Taking this a step further, by integrating that repository into other existing systems – including, but not limited to SIEM, log repositories, ticketing systems, incident response platforms, orchestration and automation tools – you will allow disparate teams to use the tools and interfaces they already know and trust and still benefit from and act on that intelligence. For example, the IR team uses forensics and case management tools. The malware team uses sandboxes, the SOC the SIEM and network team uses network monitoring tools and firewalls, and this is just the beginning. By getting consistent intelligence directly from the repository that they have been working in and updating collectively, everyone operates from a single source of truth, reducing fragmentation and complexity so they can accelerate detection and response.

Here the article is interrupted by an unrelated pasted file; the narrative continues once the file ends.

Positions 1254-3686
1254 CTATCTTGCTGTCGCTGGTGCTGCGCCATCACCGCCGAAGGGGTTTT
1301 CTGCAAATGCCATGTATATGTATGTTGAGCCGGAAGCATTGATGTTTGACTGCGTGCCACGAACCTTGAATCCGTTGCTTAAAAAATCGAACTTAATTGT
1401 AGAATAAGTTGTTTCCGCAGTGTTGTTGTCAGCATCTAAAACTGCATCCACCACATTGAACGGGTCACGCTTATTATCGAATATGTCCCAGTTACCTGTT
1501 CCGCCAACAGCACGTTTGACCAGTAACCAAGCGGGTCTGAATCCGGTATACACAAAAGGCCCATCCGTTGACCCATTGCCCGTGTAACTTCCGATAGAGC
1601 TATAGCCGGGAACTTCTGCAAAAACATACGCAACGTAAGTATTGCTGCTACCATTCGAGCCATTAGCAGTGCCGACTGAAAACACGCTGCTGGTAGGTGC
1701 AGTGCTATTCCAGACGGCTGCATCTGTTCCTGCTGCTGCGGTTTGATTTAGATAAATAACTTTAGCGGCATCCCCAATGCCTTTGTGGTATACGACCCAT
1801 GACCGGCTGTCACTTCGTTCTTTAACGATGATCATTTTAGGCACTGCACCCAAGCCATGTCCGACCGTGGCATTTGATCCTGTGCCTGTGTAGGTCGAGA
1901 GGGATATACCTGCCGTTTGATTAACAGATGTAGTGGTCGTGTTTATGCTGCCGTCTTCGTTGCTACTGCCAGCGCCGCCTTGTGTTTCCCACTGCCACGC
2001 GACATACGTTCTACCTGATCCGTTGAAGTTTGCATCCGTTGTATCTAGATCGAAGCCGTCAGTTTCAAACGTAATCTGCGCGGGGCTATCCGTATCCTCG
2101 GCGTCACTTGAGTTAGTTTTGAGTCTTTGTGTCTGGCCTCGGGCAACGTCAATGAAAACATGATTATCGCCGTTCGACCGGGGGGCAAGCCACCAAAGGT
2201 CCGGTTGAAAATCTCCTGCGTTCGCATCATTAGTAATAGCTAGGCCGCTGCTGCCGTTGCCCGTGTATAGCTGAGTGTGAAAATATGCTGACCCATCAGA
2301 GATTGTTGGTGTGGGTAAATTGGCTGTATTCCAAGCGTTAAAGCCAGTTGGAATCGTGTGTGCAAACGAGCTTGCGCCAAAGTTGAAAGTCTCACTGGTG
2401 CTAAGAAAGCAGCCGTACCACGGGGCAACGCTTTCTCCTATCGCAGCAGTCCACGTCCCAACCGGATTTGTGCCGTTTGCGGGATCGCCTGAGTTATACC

I am in no doubt that complexity is the enemy of security, but this doesn’t have to mean that you are entirely helpless. The enriching of threat data from all your external and internal sources with context, relevance and prioritisation, allows threat intelligence to become the vital glue that reduces the overall fragmentation across your security environment. By reducing this complexity you can ensure that your teams can work together with their existing tools to keep your organisation safer.